Often we’re obsessed with everyone else, and carry this suspicion that they know better than us who we are and what we should be doing with ourselves, our life. We are incessantly defined, shaped, and valued by the external, and rarely shaped by the internal.
In this habit, we weaken our ability to assess ourselves based on intuition.
We give permission to others to craft the self. We put ourselves in other people’s hands.
This is not wrong because everyone else doesn’t possess what you do; it’s wrong because only by
finding the essence or value of a principle within ourselves can it become ours, and the wisdom become a genuine article of ourselves.
Complaint as a common language
Our lens often makes discovering the pure self a more difficult task. I’ve noticed that our common language for relating to each other: friends, family, room mates, is through complaining about life.
Simply put, positive thought takes more energy than negative thought. But, positive thought also provides energy, whereas bleak thought drains us.
By defaulting to complaint, to pointing out hypocrisies, agitations in our lives, (usually in the people around us), we actually harm our self esteem, by confirming the idea that our lives are insufficient.
How can we help feeling lost when whatever we face is met with a focus on its negative aspects?
It is always easier to dismantle or break something than to build something, or build something up.
Complaint truly perpetuates the idea that we’ve lost out on a better situation already.
The Assumption of Complaint
Implicit in complaint, always, is the faint idea that we know how things work, that we know the way things are, and that how they are, at their core, is unfair and confusing.
But how can we ever expect to explore who we are, and find out who we are, if we always faintly behave as though we’ve answered those questions?
Make yourself a child again whenever you can. Don’t assume you have the answer to questions. “Train your tongue to say ‘I don’t know'”
We might consider noticing the next time we default to complaint, and ponder what else we could focus on instead.
We have to want to find the positive, and believe it’s there.
Do so, and it will arrive as though conjured.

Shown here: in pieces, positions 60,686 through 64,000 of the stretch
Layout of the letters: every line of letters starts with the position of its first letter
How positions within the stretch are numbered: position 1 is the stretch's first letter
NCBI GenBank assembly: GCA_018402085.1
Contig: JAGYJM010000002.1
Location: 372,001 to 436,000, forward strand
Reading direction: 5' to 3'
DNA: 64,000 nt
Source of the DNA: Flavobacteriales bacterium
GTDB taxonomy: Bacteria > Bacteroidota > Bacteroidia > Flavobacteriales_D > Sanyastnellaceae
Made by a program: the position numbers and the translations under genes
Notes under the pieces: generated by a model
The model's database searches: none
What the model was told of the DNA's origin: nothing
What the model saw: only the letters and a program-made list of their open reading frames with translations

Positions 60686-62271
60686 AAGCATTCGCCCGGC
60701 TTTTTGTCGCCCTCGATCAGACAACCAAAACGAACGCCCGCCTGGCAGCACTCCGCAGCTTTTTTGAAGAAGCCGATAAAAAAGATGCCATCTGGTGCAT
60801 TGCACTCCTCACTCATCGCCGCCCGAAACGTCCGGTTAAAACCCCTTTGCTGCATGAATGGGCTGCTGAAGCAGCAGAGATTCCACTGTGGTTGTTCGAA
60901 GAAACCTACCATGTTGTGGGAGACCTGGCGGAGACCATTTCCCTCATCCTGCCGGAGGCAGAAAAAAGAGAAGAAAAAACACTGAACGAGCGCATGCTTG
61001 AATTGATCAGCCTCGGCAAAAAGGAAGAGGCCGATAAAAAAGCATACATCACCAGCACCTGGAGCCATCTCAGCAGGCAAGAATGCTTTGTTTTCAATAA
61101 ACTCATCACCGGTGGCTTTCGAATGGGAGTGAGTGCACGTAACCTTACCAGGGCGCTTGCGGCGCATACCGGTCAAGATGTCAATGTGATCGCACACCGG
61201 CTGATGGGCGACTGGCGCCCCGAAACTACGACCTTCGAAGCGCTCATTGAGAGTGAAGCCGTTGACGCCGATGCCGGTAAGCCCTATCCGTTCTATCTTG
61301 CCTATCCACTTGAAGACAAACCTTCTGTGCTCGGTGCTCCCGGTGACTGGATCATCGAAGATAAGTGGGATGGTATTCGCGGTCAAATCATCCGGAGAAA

“I have so much negative self-talk, how do I make it stop?”
Self acceptance is very different from complaisance.
Complaisance is when a person tolerates less from themselves and excuses themselves from aspiring to a higher standard.
Self acceptance is really a matter of how you treat, how you look at, your soul, in all its different moods and inner dispositions. When we feel alone in whatever deep, negative feeling, we can always benefit from remembering the positive things in our life, whatever they are.
Know them, and make them familiar and frequent friends.
There’s a really great power in that practice.
This can begin with larger values: our health, our breath, our parents, friends, our career, our place of inhabitation, and work its way to find the smaller values: a pretty candle, eating the apple down to the core, small passions, an article of clothing we discover hiding in our wardrobe.
It’s hard to feel lost in life when you’re captured and charmed by its small beauties!
Negative self talk will lessen depending on how it reacts when it touches you. If it sticks immediately, and finds that you are receptive to it, it will return again in waves. Make yourself slippery to negative self talk!
I’m not asking you to pretend that we can never feel any negative feelings, but I think it’s worth focusing on how we react to those moments, and how able we are to let them pass.
Make a point of saying a few less judgemental things to yourself each day, and you may start to believe a lighter, kinder truth related to yourself.
The theme in all of the above is this: you come to know your true self incidentally, through the amalgamation of good and honest action and habits. It is not done by one grand gesture. Feed it through the many channels available to you.